Maximum Pessimism: Three Low-Debt Stocks Priced At Less Than 3 Times EBITDA
The late Sir John Templeton was fond of purchasing stocks at a point of “maximum pessimism.” Basically, he was a dumpster-diver, purchasing shares that were unloved—hated, even—by the rest of us.
I interviewed him in his Nassau home in October 2001, and the great man explained to me that he was normally averse to debt. He didn’t even have a mortgage on his house.
We seem to be living in a high-debt age. Leverage plagues our financial lives the way that sugar is spoiling the American diet. Debt is cheap and until 2008, it was far too readily available. So it’s unusual to find companies that have little or no debt on their balance sheets. It’s even rarer to find stocks in low-debt or no-debt companies that are trading for a price that Sir John might have considered cheap.
I have found three. They are Calamos Asset Management (CLMS), the money manager based in Naperville, Ill., Total SA (TOT), the French oil giant, and GameStop (GME), the video game retailer based in Grapevine, Texas.
Each of these three companies certainly faces business challenges. But looked at purely from a valuation standpoint, they’re darned interesting.
Very low-debt companies tend to trade at higher P/E ratios. But these two of these three stocks are trading at a PE ratio well below the S&P 500 average of 16, and one is just a tad over the S&P average.
To appreciate just how cheap these stocks are, though, you should focus instead on their enterprise multiples—that’s enterprise value divided by their trailing 12-month earnings before interest, taxes, depreciation and amortization.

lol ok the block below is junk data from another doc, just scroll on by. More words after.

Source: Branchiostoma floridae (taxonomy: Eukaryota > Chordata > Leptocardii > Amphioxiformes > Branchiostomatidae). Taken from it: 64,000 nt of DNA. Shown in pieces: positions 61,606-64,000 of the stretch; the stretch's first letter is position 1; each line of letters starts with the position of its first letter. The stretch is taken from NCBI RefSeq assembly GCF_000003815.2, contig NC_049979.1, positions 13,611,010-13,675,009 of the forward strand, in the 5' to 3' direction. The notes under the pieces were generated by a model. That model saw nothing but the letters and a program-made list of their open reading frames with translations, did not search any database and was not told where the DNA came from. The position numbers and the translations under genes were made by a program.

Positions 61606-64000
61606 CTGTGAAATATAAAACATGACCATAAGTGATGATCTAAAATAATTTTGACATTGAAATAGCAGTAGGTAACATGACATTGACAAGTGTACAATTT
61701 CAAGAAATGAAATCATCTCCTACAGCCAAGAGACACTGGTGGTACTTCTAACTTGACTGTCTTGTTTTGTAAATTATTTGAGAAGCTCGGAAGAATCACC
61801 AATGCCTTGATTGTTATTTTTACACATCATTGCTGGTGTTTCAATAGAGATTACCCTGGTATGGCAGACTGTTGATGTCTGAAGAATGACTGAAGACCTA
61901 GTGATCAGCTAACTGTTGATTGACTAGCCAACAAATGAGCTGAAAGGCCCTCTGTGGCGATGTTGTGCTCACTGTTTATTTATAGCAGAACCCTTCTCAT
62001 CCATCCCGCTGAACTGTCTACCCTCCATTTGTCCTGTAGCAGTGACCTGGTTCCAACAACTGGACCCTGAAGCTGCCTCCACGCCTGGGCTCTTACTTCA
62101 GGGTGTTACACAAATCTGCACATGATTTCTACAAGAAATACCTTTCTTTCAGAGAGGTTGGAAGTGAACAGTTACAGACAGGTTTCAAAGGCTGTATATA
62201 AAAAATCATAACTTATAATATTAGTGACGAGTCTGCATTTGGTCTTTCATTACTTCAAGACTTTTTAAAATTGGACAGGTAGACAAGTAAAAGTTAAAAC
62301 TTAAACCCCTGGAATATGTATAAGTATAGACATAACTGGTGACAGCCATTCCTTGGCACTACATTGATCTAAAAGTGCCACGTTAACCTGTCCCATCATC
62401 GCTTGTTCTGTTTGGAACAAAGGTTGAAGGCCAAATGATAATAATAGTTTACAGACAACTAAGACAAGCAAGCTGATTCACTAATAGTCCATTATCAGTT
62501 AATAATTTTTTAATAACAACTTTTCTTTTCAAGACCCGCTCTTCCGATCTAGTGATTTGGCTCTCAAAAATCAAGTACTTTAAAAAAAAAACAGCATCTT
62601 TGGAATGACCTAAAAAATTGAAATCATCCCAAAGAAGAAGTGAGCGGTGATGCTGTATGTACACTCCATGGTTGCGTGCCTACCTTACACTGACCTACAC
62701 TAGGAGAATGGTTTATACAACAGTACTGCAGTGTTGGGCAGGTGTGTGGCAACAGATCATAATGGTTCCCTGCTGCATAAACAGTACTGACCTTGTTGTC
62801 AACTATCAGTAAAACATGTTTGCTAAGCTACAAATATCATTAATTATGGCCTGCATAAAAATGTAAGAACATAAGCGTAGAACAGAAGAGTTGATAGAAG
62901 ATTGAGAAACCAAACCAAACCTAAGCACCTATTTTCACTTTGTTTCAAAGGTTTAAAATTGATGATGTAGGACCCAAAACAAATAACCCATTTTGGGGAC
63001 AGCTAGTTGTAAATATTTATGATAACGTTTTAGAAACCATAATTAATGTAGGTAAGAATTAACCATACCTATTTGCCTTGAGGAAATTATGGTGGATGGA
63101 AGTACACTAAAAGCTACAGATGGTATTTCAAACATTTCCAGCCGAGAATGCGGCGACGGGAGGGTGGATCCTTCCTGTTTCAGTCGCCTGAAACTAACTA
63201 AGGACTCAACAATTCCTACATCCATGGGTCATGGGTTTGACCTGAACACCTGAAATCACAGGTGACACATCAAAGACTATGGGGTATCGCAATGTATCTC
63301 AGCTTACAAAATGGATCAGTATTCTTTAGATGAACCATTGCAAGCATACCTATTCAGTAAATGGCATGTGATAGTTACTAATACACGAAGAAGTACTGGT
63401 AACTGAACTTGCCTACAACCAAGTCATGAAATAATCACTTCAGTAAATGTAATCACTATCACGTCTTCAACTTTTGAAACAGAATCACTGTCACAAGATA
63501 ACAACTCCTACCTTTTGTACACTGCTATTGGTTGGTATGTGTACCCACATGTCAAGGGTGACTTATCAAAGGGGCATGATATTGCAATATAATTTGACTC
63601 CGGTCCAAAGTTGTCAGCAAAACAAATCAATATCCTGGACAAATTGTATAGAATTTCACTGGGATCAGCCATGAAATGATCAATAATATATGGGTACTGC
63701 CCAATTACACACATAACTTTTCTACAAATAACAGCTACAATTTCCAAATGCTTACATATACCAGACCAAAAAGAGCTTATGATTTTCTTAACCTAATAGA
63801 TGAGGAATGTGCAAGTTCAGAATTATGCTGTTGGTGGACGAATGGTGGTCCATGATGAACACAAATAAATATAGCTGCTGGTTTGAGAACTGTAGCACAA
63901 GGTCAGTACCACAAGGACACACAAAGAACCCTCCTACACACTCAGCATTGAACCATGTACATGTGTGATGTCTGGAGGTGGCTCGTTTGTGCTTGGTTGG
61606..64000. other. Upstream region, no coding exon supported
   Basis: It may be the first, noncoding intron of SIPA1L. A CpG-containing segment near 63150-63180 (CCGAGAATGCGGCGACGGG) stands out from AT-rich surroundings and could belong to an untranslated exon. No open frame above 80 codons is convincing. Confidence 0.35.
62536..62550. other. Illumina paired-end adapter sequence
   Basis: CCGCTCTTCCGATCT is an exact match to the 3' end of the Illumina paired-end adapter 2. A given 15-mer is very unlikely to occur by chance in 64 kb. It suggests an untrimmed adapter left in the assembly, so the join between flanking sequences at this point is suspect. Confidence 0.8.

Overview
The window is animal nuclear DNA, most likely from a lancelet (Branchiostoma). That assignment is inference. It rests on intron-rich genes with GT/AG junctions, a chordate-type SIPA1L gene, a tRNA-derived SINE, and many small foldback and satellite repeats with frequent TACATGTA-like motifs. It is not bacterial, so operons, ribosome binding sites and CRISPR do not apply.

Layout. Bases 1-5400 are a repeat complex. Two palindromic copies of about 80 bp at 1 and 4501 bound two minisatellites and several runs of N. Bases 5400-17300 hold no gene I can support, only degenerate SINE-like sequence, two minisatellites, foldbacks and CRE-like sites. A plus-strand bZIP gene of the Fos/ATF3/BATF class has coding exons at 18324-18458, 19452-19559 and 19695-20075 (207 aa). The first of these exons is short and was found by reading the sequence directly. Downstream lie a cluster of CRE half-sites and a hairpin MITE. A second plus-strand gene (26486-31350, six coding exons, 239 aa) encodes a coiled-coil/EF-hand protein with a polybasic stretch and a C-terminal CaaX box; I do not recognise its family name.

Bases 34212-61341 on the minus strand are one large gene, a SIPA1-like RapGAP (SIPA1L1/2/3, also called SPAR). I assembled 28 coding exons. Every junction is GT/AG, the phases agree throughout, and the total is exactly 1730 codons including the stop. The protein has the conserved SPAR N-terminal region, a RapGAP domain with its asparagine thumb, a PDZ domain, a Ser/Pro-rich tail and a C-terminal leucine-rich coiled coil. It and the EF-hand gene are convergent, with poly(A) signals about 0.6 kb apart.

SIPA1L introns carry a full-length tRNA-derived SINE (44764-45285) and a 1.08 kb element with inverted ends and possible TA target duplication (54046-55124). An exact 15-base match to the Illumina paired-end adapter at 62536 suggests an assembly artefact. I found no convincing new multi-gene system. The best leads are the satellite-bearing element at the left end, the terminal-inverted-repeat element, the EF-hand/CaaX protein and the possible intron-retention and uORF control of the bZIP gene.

These three stocks have enterprise multiples of 3 or less.
As I said, all three are very low debt.
Total, which appears to have the highest debt-to-equity ratio of the three, has an enormous amount of cash on hand.
Size-wise, Total is the biggest, with a market cap over $100 billion. Calamos is the runt, with a market cap just over $200 million.
All three have lagged the stock market and are trading near their lows, as seen in this stock chart.
While you’re waiting for the rest of the world to figure out how cheap these stocks are, sit back and collect dividends. All three companies are paying out a pretty hefty dividend yield.
Read more articles about: Company Analysis
- pharma stocks
- tech stocks
- stocks that look cheap
- stocks that look pricey
- money managers
- retail stocks
- value investing
- dividend growth
- growth stocks
- earnings season
- energy stocks
- stock buybacks
- income investing
- warren buffett
- bank stocks
- dividend yield
- short sellers
- stock screener
- dividend yields
- federal reserve
- executive compensation
- entertainment stocks
- telecom stocks